I think a lot about what makes a compelling story. Why do people listen? Why do people engage? I know the science, sure (see my tweet on Uri Hassan's TED talk) - but how can something like Norway's NRK (basically, the Norwegian Broadcasting Service) multi-day LIVE broadcast of the Hurtigruten - Bergen to Kirkenes - journey (about 3000 km) along the Norwegian coast constitute engaging storytelling? If people are so enraptured (and they were), then perhaps "boring" is better.
But is that really what happened here? No, I don't think so. Sure, there wasn't a lot going on most of the time (it was a lot like taking the trip from your couch), but there was something deeply compelling about the footage - especially when you take into account the number of people watching (in-person and online) and those that took to social media about it. Those were fellow humans out there, and they - indeed, we - were a part of something that was bigger than us all. That is the first thing I thing makes it engaging, and memorable.
The second thing that makes this "slow tv" mode of storytelling particularly powerful is something that the producer, Thomas Hellum, refers only briefly to at the end of his TEDtalk. In his words:
So you have to let the viewers make the stories themselves, and I'll give you an example of that. This is from last summer, and as a TV producer, it's a nice picture, but now you can cut to the next one. But this is Slow TV, so you have to keep this picture until it really starts hurting your stomach, and then you keep it a little bit longer, and when you keep it that long, I'm sure some of you now have noticed the cow. Some of you have seen the flag. Some of you start wondering, is the farmer at home? Has he left? Is he watching the cow? And where is that cow going? So my point is, the longer you keep a picture like this,and we kept it for 10 minutes, you start making the stories in your own head.(http://www.ted.com/talks/thomas_hellum_the_world_s_most_boring_television_and_why_it_s_hilariously_addictive/transcript - found at 16:39)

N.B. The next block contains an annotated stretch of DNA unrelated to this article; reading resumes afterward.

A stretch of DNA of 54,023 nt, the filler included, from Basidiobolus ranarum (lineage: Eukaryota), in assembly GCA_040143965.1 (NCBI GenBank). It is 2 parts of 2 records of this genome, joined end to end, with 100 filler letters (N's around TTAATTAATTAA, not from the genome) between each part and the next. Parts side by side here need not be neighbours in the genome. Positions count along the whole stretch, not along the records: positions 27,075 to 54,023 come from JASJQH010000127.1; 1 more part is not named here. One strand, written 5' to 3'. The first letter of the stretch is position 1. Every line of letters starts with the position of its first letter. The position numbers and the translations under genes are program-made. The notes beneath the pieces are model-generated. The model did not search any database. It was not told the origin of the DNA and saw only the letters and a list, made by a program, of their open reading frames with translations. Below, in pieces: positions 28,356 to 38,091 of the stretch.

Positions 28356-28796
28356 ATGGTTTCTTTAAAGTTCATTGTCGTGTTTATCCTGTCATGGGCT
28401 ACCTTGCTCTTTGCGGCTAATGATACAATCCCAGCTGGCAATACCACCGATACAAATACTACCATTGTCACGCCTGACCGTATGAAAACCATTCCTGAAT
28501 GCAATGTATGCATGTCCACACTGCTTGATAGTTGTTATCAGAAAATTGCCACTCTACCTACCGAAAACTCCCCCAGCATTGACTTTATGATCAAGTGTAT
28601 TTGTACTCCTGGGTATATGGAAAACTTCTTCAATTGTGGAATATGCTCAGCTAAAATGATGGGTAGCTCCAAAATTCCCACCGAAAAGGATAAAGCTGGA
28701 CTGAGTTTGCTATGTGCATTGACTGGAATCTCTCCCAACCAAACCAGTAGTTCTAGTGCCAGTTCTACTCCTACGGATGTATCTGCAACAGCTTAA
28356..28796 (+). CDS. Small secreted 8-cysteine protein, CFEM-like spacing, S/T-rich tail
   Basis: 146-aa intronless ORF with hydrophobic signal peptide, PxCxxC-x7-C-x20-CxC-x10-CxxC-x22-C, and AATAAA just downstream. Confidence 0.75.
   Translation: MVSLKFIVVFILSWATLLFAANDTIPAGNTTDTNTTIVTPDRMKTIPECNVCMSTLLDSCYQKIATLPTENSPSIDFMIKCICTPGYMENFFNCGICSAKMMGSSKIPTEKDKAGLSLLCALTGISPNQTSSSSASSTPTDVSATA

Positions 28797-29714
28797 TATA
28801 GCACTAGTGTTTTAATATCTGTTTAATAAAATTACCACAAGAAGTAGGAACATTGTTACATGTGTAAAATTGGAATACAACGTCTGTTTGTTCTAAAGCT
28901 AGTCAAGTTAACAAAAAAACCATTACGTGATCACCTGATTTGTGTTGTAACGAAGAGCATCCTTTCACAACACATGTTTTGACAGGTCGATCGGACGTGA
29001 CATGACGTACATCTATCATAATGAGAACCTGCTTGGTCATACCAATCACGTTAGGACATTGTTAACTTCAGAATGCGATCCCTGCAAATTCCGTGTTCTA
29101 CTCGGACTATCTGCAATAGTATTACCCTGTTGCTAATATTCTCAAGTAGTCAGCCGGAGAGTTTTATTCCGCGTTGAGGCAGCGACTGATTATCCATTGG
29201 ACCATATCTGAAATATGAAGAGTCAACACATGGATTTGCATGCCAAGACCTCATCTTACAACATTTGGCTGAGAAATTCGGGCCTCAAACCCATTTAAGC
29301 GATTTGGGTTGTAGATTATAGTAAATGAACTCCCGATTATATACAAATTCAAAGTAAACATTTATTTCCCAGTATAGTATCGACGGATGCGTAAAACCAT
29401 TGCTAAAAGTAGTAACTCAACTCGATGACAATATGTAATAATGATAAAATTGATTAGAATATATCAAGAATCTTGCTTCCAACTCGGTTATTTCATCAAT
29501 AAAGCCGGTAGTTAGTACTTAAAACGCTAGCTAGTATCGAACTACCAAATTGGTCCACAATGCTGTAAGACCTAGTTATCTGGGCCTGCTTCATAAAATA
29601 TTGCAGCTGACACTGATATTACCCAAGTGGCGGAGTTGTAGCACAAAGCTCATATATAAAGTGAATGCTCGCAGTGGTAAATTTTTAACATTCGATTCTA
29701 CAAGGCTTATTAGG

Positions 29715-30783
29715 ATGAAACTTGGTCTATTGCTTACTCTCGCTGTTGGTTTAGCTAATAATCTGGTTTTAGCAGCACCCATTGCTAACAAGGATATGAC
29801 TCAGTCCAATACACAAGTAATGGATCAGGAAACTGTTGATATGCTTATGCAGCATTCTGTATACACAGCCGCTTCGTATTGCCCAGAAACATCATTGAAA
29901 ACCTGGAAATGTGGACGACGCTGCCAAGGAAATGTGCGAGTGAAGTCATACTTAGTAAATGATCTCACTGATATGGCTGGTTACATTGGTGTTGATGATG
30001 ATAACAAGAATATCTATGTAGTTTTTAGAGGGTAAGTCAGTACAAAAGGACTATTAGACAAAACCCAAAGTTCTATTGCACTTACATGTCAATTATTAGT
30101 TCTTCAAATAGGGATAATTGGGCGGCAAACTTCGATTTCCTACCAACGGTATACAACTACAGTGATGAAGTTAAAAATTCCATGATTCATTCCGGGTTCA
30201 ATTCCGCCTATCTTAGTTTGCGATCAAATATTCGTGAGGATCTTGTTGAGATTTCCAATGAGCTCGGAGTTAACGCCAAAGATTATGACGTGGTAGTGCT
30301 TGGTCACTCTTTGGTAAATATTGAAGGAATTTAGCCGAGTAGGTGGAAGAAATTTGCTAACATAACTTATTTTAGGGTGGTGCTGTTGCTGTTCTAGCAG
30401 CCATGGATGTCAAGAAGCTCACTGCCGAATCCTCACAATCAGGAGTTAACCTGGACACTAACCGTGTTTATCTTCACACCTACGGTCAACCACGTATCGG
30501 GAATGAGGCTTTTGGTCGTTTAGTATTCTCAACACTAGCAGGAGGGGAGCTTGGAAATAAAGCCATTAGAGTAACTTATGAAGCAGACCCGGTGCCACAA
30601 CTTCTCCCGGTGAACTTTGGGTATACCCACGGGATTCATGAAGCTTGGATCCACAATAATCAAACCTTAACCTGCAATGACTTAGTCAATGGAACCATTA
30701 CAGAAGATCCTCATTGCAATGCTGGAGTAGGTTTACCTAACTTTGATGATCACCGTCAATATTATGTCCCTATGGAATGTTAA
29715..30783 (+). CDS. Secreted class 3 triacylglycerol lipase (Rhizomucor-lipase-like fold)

Inadvertently, then, this type of programming does EXACTLY what daydreaming or reading a good book does - it forces us to engage our minds, to become a part of the creation of the story, and in doing so, makes us into storytellers. We're not bored - we're participating. I like that.
Hello! My name is Donna, and Raconteur is my Studio. Words are my passion - especially beautiful, powerful words, beautifully and powerfully shared. I never planned to be a Spoken Arts instructor, but I was lucky enough to have fallen into the work 23+ years ago - and I have never really looked back.